Hypovolemic ShockHypovolemic shock is a life-threatening condition that results when you lose more than 20 percent (one-fifth) of your body's blood or fluid s...
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Hypovolemic shock, also called hemorrhagic shock, is a life-threatening condition that results when you lose more than 20 percent (one-fifth) of your body’s blood or fluid supply. This severe fluid loss makes it impossible for the heart to pump sufficient blood to your body. Hypovolemic shock can cause many of your organs to fail. The condition requires immediate emergency medical attention in order to survive.
Hypovolemic shock results from significant blood and/or fluid losses in your body. Blood loss of this magnitude can occur because of:
- bleeding from cuts or wounds
- bleeding from blunt traumatic injuries due to accidents or seizure activity
- internal bleeding from the gastrointestinal tract or ruptured ectopic pregnancy
In addition to actual blood loss, the loss of body fluids can cause a decrease in blood volume. This can occur in cases of:
- excessive diarrhea
- severe burns
- protracted and excessive vomiting
- excessive sweating
When heavy bleeding occurs, there is not enough blood flow to the organs in your body. Blood carries oxygen and other essential substances to your organs and tissues. When these substances are lost more quickly than they can be replaced, organs in the body begin to shut down. As your heart shuts down and fails to circulate an adequate amount of blood through your body, symptoms of shock occur. Blood pressure plummets and there is a massive drop in body temperature, which can be life threatening.
The symptoms of hypovolemic shock vary with the severity of the fluid and/or blood loss. However, all symptoms of shock are life threatening and should be treated as a medical emergency. Internal bleeding symptoms may be hard to recognize until symptoms of shock appear. However, external bleeding will be visible. Symptoms of hemorrhagic shock may not appear immediately. Older adults may not experience these symptoms until the shock has progressed significantly.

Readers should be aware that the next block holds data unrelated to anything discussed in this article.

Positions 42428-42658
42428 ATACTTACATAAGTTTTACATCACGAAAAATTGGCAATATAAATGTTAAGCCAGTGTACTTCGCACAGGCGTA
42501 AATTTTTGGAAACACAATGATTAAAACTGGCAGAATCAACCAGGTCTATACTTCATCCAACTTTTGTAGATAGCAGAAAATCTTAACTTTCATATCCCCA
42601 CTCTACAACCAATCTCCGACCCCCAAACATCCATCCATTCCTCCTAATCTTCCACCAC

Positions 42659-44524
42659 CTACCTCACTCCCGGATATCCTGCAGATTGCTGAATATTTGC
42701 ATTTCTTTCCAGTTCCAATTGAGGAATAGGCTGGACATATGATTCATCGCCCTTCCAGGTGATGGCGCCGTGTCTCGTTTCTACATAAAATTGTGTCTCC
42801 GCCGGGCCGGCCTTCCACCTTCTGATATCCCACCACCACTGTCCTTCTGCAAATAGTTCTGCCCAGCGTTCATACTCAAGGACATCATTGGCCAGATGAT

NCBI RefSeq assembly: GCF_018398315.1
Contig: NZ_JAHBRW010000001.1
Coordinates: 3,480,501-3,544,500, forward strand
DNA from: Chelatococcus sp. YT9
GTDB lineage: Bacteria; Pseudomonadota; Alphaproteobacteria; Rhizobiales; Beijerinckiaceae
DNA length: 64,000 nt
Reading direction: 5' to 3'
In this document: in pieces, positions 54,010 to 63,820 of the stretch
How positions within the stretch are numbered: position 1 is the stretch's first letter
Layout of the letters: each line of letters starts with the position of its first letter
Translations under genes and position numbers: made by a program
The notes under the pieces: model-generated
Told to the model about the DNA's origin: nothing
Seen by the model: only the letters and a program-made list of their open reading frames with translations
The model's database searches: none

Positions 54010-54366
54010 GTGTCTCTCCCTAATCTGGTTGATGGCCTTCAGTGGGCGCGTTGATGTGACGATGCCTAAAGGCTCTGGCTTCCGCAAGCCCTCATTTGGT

- blue lips and fingernails
- low or no urine output
- profuse sweating
- shallow breathing
- chest pain
- loss of consciousness
- low blood pressure
- rapid heart rate
- weak pulse
The sign of external hemorrhaging is bleeding profusely at the site of injury.
Signs of internal hemorrhaging include:
- abdominal pain
- blood in the stool
- blood in the urine
- vaginal bleeding (heavy, usually outside of normal menstruation)
- vomiting blood
- chest pain
- abdominal swelling
If you have any signs of hemorrhaging or of hemorrhagic shock, seek medical attention immediately. Have someone drive you to the hospital or call 911. Do not drive to the hospital on your own if you are bleeding profusely or if you have any symptoms of shock.
Because hypovolemic shock is a medical emergency, call 911 immediately if you observe a person experiencing shock symptoms. Until responders arrive:
- have the person lie flat with his or her feet elevated about 12 inches
- refrain from moving the person if a head, neck, or back injury is suspected
- keep the person warm